Should an ED Suit Be Quickly Settled or Vigorously Defended?
Agreeing to settle a plaintiff's claim alleging ED malpractice may not sound like a good idea to the emergency physician (EP) named in the lawsuit, but, in fact, this course of action is often in everybody's best interest.
"In general, a reasonable settlement reduces risk, and would be preferable to a jury trial," says Michael M. Wilson, MD, JD, principal malpractice attorney at Michael M. Wilson & Associates in Washington, DC. "Nationally, approximately 80% of cases tried to a jury result in defense verdicts."
Typically, the EP has a limited amount of coverage, of $1 or $2 million, for example, says Wilson, so a large verdict for a catastrophic injury could force the EP into bankruptcy, causing the loss of most of the EP's accumulated assets.
"The hospital is typically self-insured, or has a relatively small insurance policy compared to the value of its assets," adds Wilson. "The hospital could lose its assets if it were to be found liable for a catastrophic injury."
Generally, a fair and reasonable settlement is in the best interest of all parties, says Wilson. "This is why most cases are settled," he says. "For example, in the U.S. District Court for the District of Maryland, fewer than 1% of personal injury cases proceed to trial."
Under some circumstances, the EP can be reported to the National Practitioner Databank, says Wilson. "However, this would have fewer ramifications than a large public verdict followed by a personal bankruptcy," he adds.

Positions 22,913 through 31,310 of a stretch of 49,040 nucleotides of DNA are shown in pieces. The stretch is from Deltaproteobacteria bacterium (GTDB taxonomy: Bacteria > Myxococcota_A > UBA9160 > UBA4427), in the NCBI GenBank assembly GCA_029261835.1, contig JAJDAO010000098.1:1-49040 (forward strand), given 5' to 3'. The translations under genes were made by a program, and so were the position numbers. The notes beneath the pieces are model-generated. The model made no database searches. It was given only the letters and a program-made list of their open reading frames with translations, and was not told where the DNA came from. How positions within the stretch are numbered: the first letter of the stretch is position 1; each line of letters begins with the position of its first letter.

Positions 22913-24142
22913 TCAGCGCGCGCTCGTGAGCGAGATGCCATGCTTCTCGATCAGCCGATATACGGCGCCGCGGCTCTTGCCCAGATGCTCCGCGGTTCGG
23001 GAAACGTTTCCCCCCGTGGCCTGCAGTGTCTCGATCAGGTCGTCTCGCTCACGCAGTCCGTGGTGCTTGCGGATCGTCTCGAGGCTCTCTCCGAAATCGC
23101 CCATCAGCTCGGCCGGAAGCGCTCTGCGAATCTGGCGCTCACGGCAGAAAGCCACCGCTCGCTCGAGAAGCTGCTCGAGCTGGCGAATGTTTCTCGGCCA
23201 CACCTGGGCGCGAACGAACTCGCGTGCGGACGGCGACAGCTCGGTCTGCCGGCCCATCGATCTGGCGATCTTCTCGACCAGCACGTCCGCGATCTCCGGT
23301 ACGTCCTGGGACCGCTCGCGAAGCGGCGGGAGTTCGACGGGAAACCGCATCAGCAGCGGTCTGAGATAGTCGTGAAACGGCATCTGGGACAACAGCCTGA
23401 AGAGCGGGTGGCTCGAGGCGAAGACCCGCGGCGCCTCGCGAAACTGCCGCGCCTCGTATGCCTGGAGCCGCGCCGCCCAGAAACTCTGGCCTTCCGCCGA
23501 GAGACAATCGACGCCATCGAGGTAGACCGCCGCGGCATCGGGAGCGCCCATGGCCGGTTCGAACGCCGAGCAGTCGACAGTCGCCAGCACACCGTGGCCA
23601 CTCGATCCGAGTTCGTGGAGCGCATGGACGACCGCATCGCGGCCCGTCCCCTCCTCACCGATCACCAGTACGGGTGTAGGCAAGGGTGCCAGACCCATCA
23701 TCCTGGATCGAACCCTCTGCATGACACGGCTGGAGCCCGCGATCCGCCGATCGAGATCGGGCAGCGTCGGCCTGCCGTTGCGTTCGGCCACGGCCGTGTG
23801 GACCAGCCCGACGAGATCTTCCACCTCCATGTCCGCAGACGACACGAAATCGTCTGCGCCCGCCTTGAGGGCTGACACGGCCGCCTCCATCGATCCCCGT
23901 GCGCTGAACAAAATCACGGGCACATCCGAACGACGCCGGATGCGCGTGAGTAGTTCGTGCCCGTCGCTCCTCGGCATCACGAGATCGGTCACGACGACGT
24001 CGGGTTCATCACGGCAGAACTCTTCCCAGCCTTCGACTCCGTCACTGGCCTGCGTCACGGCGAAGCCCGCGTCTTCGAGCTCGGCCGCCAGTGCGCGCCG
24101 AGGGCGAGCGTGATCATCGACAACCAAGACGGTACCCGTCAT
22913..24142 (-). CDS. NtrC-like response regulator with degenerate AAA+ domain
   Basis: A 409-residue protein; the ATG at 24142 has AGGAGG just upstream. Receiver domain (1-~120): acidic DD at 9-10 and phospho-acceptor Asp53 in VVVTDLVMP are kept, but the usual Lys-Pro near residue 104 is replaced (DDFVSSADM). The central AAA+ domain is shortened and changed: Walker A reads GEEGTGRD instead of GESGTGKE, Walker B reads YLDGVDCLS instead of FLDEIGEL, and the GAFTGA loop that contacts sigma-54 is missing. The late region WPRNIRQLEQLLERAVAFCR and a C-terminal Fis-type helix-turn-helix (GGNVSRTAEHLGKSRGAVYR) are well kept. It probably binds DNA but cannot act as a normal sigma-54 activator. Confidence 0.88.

When to Settle?
ED lawsuits sometimes settle after all of the witness depositions and expert depositions have been taken, says Robert D. Kreisman, JD, a medical malpractice attorney with Kreisman Law Offices in Chicago, but it is often expedient and prudent to settle claims or cases before they reach that level.
"One of the principal reasons is the expense associated with discovery, the hiring of experts, and the risk that the outcome may not be favorable to the ED physician or hospital," says Kreisman, adding that each case is unique and must be carefully analyzed.
"Furthermore, the damages that are being claimed have to be understood," he says. Because of the expense associated with prosecuting medical negligence cases of any kind, he explains, the damages to the patient are usually very significant, as someone is either injured severely or is deceased.
A plaintiff's lawyer would recommend that a case be settled when he thinks that the client would be reasonably taken care of over his or her lifetime, says Wilson, assuming a catastrophic, disabling injury, and that the amount to be paid would be reasonable considering the strengths and weaknesses of the case.
"In some cases, problems with the plaintiff's case do not permit a settlement that would cover all of the plaintiff's future needs," says Wilson. "Under these circumstances, the goal would be to obtain the highest settlement possible."
In catastrophic injury cases, a Special Needs Trust may be set up that accepts the settlement proceeds, and pays it to the plaintiff under a plan approved by a judge.
The main advantage of the Special Needs Trust is that the plaintiff would remain eligible for Medicaid payments, says Wilson, with the settlement proceeds supplementing Medicaid.
"The Special Needs Trust makes settlements attractive to both plaintiffs and defendants," says Wilson. Plaintiffs would otherwise be viewed as ineligible for Medicaid, and would need a very large amount to cover all of their needs for the remainder of their lifetimes without Medicaid contributions, he explains.
"For defendants, the case can be settled for much less than a jury would award if the plaintiff were to win at trial," says Wilson.